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You might be surprised to know that Garret wasn’t even in my first draft of ‘Pyrate Rising’. Crazy, right? But why? How? Good questions. 


I originally intended the book to follow the life of Sir Francis Drake. In fact, the original title was ‘Drake, Knight & Pirate’. But after a few edits, and my wife’s extensive input, it was clear the novel needed something more. So I took an incidental character, who first appeared midway through the book, and made it female rather than male. A literary agent (Heather Cashman at Storm Literary Agency) suggested I needed more of a character arc for Garret. Thanks to Heather, I did an epic rewrite. I found that Garret really didn’t detract from Drake. Rather, she added an interesting side of him that wasn’t even in the original manuscript. Their interplay became a fruitful base for exploring both characters. As that rewrite evolved, it became clear that Garret, not Sir Francis Drake, was the lead character. Several rewrites later, the novel proved it. 


I should mention that I gave Garret two minor actions that were actually attributed to Drake himself—one during the attack by the Mapuche warriors, and another during the battles with the Spanish Armada. I deemed those actions to be inconsequential to the truth of Drake’s life but important to Garret’s integration into the novel.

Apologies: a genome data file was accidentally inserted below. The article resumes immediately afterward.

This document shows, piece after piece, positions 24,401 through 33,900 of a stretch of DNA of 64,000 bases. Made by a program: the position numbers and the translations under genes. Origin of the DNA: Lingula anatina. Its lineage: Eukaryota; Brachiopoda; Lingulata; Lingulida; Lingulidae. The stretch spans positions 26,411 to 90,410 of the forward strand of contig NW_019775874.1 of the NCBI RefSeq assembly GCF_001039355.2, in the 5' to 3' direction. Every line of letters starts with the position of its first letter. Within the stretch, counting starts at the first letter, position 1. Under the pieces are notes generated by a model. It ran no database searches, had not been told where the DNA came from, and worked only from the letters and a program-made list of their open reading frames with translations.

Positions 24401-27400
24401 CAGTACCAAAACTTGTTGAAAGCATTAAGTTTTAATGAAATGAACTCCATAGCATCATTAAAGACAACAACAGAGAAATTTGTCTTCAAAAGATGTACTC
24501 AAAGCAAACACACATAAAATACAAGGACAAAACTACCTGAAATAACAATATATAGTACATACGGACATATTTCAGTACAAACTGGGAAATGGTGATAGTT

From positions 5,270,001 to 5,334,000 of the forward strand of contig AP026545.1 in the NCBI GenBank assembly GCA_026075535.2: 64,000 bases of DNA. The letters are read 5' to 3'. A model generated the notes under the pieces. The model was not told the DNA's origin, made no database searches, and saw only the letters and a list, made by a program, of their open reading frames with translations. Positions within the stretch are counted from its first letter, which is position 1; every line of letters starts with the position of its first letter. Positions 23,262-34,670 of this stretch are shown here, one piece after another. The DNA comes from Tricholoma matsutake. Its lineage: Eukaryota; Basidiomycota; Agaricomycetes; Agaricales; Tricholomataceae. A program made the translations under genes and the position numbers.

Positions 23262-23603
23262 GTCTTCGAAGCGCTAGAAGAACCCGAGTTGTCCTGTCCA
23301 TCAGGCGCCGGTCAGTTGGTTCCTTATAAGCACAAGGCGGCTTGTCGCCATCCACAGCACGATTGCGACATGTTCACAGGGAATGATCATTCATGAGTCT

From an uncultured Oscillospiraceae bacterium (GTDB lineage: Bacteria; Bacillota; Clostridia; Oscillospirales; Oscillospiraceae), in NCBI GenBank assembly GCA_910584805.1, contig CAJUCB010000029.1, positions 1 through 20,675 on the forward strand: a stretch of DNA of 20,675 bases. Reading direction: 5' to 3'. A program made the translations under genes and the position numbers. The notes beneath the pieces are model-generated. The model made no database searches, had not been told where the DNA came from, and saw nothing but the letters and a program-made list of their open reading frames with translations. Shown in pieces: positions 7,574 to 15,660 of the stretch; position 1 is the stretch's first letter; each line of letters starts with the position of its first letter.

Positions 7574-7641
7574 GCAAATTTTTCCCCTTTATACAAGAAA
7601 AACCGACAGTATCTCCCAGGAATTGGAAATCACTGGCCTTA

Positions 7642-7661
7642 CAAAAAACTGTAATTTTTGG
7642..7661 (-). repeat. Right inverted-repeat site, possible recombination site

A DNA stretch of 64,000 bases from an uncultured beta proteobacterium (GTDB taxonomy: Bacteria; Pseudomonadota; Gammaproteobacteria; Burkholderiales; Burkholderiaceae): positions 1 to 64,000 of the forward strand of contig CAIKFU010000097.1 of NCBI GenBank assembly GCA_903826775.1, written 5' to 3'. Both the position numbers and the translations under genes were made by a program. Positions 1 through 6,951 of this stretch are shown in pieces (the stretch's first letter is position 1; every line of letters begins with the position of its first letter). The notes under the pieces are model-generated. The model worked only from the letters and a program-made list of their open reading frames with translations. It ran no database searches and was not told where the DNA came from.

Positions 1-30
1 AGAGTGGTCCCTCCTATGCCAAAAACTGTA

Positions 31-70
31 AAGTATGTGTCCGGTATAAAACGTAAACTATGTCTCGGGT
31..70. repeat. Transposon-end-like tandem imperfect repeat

You might ask whether I patterned Garret after someone I knew. Well, kind of. I’m a huge fan of Jessica Chastain. I love her intelligence, her strength of character and the leadership she exhibits in the roles she plays. So there’s that. But I’ve also been surrounded over the years by many women whom I’ve worked alongside—women who have also inspired me with their intelligence, leadership, mission-focus and empathy for others. I’m reluctant to list their names here, but…they know who they are. Same, too, with my paternal grandmother, Edith Gertrude Langton, an intelligent and strong leader, well ahead of her time. And finally—my wife, Wendy. Intelligent, accomplished, mission-oriented and nurturing. Those traits play out in Garret throughout the Pyrate Series.


Finally, about the name. My grandmother, Gertrude, was known to her friends as “Gertie”. In an earlier version of the novel, I gave Garret the name Gertrude/Gertie. Then I had her grandfather, Daniel, change it to Garret. In subsequent edits I gave up the Gertrude/Gertie piece. Why? Because I decided I didn’t want Garret to know she was actually a girl. I thought it would be more dramatic if she discovered her true gender at a later time. I also made the difficult decision to have the reader discover Garret’s true gender at the same time she does. I knew this was a risky strategy—it might alienate male readers who identified with Garret as a boy. I also worried that female readers would be less interested in a young male character than a young female. But, in the end, the deciding factor for me was that the world is changing. We’re now discovering the truth about many peoples’ gender and orientation later in their lives. So, what the heck, I went for it.


Oh. While we’re on the topic of  names…“Connachan” is the surname of my paternal great grandmother. It turns out I leaned almost exclusively on my family tree for character names.

Garret Connachan Image (2).JPG
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